Hawaii, the biggest of the Hawaiian islands, boasts many waterfalls. Many of these are clustered near Hilo. Here is a sampling of the waterfalls I was able to visit while near Hilo today.
You don’t actually need to go very far from your car to enjoy a great view of the falls. Just be careful not to step on the rotting mangoes as you make your way to the viewing platform.
Most guidebooks advise going to this waterfall in the early morning to see the rainbows created by the sun’s rays. Unfortunately I did not make it there early enough to see the rainbow, but I still enjoyed the scene of the dual waterfalls merging into one big, beautiful blue pool.
The area around Rainbow Falls is actually just as interesting as the falls themselves. To get to the trail that leads down to the rock formations near the top of the falls, you have to go through a small mango grove. If you time your visit right, you might be lucky enough to find a fresh mango to pick and eat. Just past these mango trees is a shady area dominated by awe-inspiring banyan trees. These are some of the biggest trees on the island of Hawaii, comparable to the redwoods in California. Even the smallest vines on the banyan tree can support the weight of a grown man.
The trail to the top of Rainbow Falls is very narrow and not maintained at all, but it is definitely worth taking a few minutes to climb down. Be careful on the rocks, as there are many little pools to slip into. Climb out as far as you feel comfortable and get a better view of Rainbow Falls from the side.
Pe’epe’e Falls is less than three miles away from Rainbow Falls, so it is definitely worth going to see it if you are already in the area. While the falls are pretty, they are somewhat far away from the vantage point on the side of the road. There is a very narrow and unmaintained trail to the right of the main viewing area. It will take you to a couple of tiny outlooks for some better views of the falls. This trail might not be for everyone, as it goes through a cluster of vines that form a small tunnel. You have to hunch down for a few feet to get through.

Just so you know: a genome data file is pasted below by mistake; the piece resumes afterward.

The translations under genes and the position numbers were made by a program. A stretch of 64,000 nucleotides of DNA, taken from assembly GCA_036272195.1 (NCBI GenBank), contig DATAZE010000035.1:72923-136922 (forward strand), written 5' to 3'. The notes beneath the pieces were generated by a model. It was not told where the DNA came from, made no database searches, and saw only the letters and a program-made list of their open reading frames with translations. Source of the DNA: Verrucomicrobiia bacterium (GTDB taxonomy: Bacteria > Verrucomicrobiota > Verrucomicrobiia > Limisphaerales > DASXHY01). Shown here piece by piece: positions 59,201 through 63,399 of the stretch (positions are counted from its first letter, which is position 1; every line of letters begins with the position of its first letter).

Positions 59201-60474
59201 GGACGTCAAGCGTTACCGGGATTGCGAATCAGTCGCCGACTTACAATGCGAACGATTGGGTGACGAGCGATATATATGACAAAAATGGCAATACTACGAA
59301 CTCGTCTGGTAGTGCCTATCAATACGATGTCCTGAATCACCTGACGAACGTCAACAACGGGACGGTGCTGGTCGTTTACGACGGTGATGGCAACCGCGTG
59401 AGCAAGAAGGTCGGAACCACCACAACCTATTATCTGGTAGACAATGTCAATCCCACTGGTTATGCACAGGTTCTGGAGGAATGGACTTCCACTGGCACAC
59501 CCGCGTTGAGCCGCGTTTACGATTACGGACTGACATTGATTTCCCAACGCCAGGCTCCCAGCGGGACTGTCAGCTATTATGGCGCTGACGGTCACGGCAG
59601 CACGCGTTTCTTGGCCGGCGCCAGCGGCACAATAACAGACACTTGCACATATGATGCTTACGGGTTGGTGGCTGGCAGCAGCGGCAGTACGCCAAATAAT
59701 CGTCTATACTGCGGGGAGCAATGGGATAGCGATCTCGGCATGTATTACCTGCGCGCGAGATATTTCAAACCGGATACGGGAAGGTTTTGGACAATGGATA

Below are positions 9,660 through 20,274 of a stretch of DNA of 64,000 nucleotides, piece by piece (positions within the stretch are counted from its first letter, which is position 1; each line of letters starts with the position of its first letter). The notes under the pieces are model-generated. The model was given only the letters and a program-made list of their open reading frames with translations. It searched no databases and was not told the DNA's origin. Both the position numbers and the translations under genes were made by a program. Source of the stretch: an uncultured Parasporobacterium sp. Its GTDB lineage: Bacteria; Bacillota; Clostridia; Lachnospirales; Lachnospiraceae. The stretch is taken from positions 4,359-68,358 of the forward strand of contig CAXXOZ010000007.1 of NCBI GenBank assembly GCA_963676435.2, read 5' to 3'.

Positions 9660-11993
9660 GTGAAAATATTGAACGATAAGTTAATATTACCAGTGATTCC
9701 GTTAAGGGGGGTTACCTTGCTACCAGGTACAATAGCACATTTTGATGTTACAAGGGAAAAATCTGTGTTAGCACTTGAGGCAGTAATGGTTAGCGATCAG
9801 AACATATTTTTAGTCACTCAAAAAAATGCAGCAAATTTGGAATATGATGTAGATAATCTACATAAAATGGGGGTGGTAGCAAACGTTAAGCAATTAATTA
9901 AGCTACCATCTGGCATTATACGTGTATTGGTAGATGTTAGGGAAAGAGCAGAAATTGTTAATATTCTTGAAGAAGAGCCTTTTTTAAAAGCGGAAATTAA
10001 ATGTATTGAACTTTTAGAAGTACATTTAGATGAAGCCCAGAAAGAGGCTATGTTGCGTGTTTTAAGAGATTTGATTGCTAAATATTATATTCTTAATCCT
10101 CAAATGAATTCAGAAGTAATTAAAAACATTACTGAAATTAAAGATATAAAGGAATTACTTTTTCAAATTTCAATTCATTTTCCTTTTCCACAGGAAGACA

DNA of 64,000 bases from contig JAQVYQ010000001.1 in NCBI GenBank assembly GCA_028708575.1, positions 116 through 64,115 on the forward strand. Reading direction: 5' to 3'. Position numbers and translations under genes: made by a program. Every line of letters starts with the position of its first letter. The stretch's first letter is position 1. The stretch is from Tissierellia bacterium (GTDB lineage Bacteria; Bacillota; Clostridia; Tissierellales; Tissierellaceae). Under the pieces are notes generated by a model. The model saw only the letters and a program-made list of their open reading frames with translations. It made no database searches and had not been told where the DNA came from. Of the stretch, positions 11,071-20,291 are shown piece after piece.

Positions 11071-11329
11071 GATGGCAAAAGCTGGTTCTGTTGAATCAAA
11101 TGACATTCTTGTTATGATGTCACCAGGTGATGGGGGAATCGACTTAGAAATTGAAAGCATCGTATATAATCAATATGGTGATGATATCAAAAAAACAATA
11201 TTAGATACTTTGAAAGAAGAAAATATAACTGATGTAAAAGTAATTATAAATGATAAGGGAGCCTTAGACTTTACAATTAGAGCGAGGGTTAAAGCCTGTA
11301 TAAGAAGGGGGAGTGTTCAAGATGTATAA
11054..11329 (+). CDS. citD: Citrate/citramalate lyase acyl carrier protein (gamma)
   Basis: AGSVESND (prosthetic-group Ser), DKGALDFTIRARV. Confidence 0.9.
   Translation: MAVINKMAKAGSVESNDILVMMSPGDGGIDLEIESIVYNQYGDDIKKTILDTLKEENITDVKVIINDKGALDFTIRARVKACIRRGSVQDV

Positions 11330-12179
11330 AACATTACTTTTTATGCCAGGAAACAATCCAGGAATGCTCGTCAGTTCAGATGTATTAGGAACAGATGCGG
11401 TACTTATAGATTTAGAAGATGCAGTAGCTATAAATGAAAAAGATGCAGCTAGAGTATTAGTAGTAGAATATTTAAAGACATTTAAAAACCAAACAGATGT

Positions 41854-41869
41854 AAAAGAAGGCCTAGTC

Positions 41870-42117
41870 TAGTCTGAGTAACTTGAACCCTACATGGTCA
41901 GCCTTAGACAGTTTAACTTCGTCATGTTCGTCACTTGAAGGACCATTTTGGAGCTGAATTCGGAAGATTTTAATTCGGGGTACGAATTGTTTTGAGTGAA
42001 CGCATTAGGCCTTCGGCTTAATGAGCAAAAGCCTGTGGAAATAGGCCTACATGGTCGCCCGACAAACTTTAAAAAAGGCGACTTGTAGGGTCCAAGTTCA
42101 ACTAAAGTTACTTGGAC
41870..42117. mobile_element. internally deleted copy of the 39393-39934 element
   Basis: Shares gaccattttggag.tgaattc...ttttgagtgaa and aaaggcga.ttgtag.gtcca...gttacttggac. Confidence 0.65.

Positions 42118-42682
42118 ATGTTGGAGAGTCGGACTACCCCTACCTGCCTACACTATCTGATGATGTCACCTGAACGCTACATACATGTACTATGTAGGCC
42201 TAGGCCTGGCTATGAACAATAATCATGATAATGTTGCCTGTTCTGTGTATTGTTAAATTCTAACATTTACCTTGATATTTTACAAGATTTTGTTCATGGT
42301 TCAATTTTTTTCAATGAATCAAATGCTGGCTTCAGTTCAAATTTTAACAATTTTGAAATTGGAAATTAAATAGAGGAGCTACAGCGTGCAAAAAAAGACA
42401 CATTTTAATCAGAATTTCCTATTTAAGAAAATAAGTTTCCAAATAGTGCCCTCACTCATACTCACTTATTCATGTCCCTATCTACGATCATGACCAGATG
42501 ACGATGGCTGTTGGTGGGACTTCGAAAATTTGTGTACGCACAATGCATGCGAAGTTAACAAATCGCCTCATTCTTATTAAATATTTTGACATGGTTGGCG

Akaka Falls State Park is not hard at all to find. The signage is excellent. There is a distant view of the falls from the parking area, but since the trail is very easy and paved, it is silly not to take it if you are able. Once you follow the trail for a few minutes, you’ll come to a sign that marks the “Circle Loop.” Go to the right to follow the loop. In just a few minutes you’ll see a semi-distant view of Kahuna Falls. This part of the path goes through the more interesting section of the park and is like a rain forest. You’ll see many interesting tropical plants and flowers.
Continuing to see Akaka falls takes about 20 more minutes, though you should allow for more time if you like to stop and take pictures of all the trees and flowers. The full trail is probably less than two miles (The sign did not specify the length of the trail.) I highly recommend this hike.